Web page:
While most Americans disapprove of Donald Trump’s recent refugee policy, there is a sizable divide on the issue among major religious groups.
African immigrants make up a small share of the U.S. immigrant population, but their numbers are growing – roughly doubling every decade since 1970.
A little over a third of the refugees admitted into the U.S. in fiscal 2016 were religious minorities in their home countries. Of those, 61% were Christians and 22% were Muslims.
Nearly half of Australians and 56% of Americans say that growing cultural diversity makes their country a better place to live.
In early January, 46% of the public said “a large number of refugees leaving countries such as Iraq and Syria” was a major threat to the well-being of America.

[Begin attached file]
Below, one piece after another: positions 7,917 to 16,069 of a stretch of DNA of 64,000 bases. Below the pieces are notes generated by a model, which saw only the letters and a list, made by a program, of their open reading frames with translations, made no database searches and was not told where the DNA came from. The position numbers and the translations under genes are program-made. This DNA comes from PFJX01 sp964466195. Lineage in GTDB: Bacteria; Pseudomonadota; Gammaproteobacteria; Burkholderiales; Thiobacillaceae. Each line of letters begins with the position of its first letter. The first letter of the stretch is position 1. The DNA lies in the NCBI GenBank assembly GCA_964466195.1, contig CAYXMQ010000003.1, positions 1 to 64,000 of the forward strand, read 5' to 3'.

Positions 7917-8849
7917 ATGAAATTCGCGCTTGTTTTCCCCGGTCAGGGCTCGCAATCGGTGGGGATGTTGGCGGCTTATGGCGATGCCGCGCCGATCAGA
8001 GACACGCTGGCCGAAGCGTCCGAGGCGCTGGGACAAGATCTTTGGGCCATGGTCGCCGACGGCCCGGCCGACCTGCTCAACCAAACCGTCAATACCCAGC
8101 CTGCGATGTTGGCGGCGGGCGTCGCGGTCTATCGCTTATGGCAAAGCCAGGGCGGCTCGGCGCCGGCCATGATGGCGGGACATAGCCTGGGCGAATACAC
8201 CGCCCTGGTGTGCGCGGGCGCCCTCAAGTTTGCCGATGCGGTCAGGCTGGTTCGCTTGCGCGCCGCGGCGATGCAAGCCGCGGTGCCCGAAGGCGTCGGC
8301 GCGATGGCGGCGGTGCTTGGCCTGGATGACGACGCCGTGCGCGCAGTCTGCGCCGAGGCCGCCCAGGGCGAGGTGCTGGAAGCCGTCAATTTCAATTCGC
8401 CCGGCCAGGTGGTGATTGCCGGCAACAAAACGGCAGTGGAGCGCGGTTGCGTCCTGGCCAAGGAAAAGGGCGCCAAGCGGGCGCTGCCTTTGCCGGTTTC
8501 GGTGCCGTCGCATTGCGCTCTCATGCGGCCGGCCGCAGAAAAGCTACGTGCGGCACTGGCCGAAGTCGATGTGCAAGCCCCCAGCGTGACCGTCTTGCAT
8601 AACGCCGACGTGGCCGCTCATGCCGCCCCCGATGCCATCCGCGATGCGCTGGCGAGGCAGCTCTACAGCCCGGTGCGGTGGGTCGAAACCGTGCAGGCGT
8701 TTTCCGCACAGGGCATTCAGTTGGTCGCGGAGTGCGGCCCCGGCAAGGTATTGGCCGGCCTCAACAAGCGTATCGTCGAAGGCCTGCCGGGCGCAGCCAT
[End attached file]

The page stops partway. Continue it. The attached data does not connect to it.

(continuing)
The seven nations affected by a new executive order suspending refugee admissions accounted for 904,415 legal U.S. entries between fiscal years 2006 and 2015.
Of the 84,995 refugees admitted to the United States in fiscal year 2016, the largest numbers came from the Democratic Republic of Congo, Syria, Burma (Myanmar) and Iraq.
Following the signing of an executive order that suspends refugee admissions for 120 days, here are key facts about the refugees entering the United States.
The Obama administration's goal of receiving 110,000 refugees in fiscal 2017 is significantly higher than last year’s target of 85,000.
Overall, 56,406 Cubans entered the U.S. via ports of entry in fiscal year 2016, up 31% from fiscal 2015.